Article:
The federal treasurer made the revelation yesterday while trumpeting the success of the government’s stronger foreign investment regime, which it unveiled in last month’s Budget.
Mr Hockey said one reason for the success is that all residential real estate functions have been transferred from the Treasury to the Australian Taxation Office, which has the ability to cross-reference its own data with third-party sources.
“The ATO has the capacity to cover more than 600 million transactions annually,” Mr Hockey said. “The ATO’s data-matching program is already getting results.
“For example, they have identified one foreign investor who appears to be linked to over 10 properties, ranging from a $300,000 unit to a house worth $1.4 million.”
The ATO is able to check data from the Foreign Investment Review Board (FIRB), the immigration department, state land title offices and federal financial intelligence unit AUSTRAC.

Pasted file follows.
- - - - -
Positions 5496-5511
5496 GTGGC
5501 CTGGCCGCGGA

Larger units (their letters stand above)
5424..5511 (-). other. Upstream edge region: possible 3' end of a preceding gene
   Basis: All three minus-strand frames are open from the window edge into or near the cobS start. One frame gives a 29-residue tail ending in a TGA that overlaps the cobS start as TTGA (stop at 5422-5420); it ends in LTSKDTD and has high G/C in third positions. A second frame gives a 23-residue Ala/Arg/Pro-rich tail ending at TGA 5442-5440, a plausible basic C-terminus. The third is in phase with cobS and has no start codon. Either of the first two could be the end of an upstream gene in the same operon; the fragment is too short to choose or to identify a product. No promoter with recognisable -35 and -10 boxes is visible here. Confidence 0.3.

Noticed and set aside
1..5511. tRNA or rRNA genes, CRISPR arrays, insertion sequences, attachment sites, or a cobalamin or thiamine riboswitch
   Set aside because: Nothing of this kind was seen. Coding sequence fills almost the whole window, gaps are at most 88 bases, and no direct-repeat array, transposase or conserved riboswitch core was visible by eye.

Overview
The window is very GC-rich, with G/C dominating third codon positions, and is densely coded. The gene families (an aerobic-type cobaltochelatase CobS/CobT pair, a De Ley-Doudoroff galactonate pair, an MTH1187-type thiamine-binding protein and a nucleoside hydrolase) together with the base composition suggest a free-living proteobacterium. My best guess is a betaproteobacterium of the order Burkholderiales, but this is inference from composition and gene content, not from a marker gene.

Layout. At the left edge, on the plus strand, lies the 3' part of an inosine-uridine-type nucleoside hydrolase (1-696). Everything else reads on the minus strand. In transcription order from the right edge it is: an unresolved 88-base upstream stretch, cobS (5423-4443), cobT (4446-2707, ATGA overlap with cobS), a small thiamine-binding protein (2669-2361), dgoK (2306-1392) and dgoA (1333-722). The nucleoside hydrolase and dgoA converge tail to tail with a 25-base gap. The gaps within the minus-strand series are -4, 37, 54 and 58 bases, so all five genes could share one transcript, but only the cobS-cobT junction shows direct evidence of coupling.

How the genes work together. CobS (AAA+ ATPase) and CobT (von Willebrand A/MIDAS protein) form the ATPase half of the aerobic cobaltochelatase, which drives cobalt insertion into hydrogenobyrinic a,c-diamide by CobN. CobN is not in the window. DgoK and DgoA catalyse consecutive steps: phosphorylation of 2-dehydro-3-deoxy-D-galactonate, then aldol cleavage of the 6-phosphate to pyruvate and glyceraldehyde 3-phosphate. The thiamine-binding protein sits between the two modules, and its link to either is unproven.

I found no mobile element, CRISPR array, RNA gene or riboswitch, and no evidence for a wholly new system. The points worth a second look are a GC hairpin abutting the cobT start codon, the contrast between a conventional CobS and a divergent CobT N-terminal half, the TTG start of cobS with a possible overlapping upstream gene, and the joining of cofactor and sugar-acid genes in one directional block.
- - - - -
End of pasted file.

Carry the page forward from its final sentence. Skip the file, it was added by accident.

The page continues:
Mr Hockey said the FIRB currently has 195 cases under investigation.
“Of the 195 cases, 24 are foreign investors who have voluntarily come forward to identify that they may have breached the foreign investment rules,” he said.
“The value of the properties in question range from the prestige market to real estate in the suburbs of our capital cities.”
Mr Hockey said the FIRB is talking to one of those investors about a voluntarily divestment. The British investor came forward regarding a property purchased for about $700,000 in Western Australia, according to Mr Hockey.
“Another 40 cases relate to referrals from the community, where members of the public suspect foreign investors may have broken the rules by using complex structures and illegal leasing arrangements to hide foreign ownership.
“Foreign investors who think they may have broken the rules should come to us before we come to them.
“They will still be forced to sell the properties, but will not be referred for criminal prosecution if they voluntarily come forward before 30 November.”